1. Cell Biology
  2. Chromosomes and Gene Expression
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Cytoplasmic mRNA decay represses RNA polymerase II transcription during early apoptosis

  1. Christopher Duncan-Lewis
  2. Ella Hartenian
  3. Valeria King
  4. Britt A Glaunsinger  Is a corresponding author
  1. University of California, Berkeley, United States
Research Article
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Cite this article as: eLife 2021;10:e58342 doi: 10.7554/eLife.58342

Abstract

RNA abundance is generally sensitive to perturbations in decay and synthesis rates, but crosstalk between RNA polymerase II transcription and cytoplasmic mRNA degradation often leads to compensatory changes in gene expression. Here, we reveal that widespread mRNA decay during early apoptosis represses RNAPII transcription, indicative of positive (rather than compensatory) feedback. This repression requires active cytoplasmic mRNA degradation, which leads to impaired recruitment of components of the transcription preinitiation complex to promoter DNA. Importin a/b-mediated nuclear import is critical for this feedback signaling, suggesting that proteins translocating between the cytoplasm and nucleus connect mRNA decay to transcription. We also show that an analogous pathway activated by viral nucleases similarly depends on nuclear protein import. Collectively, these data demonstrate that accelerated mRNA decay leads to the repression of mRNA transcription, thereby amplifying the shutdown of gene expression. This highlights a conserved gene regulatory mechanism by which cells respond to threats.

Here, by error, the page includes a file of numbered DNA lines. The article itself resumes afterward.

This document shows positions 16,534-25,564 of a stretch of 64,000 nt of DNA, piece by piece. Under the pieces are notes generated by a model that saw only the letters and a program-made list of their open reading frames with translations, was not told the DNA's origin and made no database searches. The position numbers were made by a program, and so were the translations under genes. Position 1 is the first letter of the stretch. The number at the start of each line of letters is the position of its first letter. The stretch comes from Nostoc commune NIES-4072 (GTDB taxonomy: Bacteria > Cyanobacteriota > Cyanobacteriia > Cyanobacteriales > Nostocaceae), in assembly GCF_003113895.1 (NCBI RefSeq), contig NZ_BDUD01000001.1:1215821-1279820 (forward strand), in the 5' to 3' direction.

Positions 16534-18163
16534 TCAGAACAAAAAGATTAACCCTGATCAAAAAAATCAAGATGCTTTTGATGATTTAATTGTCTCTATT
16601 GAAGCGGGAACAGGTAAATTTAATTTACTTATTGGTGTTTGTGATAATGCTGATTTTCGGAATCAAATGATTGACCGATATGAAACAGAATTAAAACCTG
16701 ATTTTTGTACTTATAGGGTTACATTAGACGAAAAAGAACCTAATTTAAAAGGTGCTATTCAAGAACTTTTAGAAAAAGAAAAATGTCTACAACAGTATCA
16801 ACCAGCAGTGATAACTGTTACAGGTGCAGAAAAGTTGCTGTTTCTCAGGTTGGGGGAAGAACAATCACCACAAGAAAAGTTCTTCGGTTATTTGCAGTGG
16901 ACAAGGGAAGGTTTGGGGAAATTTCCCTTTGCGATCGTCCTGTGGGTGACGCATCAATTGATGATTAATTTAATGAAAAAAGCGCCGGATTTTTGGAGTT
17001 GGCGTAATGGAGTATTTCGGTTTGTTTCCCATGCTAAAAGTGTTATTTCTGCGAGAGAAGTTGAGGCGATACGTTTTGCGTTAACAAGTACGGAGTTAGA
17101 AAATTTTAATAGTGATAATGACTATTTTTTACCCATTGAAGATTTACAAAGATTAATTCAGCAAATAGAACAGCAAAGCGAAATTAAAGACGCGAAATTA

Data availability

All data generated or analysed during this study are included in the manuscript and supporting files.

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Article and author information

Author details

  1. Christopher Duncan-Lewis

    Department of Molecular and Cell Biology, University of California, Berkeley, Berkeley, United States
    Competing interests
    The authors declare that no competing interests exist.
  2. Ella Hartenian

    Department of Molecular and Cell Biology, University of California, Berkeley, Berkeley, United States
    Competing interests
    The authors declare that no competing interests exist.
  3. Valeria King

    Department of Molecular and Cell Biology, University of California, Berkeley, Berkeley, United States
    Competing interests
    The authors declare that no competing interests exist.
  4. Britt A Glaunsinger

    Department of Plant & Microbial Biology, Department of Molecular and Cell Biology, University of California, Berkeley, Berkeley, United States
    For correspondence
    glaunsinger@berkeley.edu
    Competing interests
    The authors declare that no competing interests exist.
    ORCID icon "This ORCID iD identifies the author of this article:" 0000-0003-0479-9377

Funding

National Institutes of Health (R01CA136367)

  • Britt A Glaunsinger

Howard Hughes Medical Institute (n/a)

  • Britt A Glaunsinger

Howard Hughes Medical Institute (Gilliam Fellowship)

  • Christopher Duncan-Lewis

The funders had no role in study design, data collection and interpretation, or the decision to submit the work for publication.

Reviewing Editor

  1. Michael R Green, Howard Hughes Medical Institute, University of Massachusetts Medical School, United States

Publication history

  1. Received: April 28, 2020
  2. Accepted: June 3, 2021
  3. Accepted Manuscript published: June 4, 2021 (version 1)
  4. Version of Record published: June 10, 2021 (version 2)

Copyright

© 2021, Duncan-Lewis et al.

This article is distributed under the terms of the Creative Commons Attribution License permitting unrestricted use and redistribution provided that the original author and source are credited.

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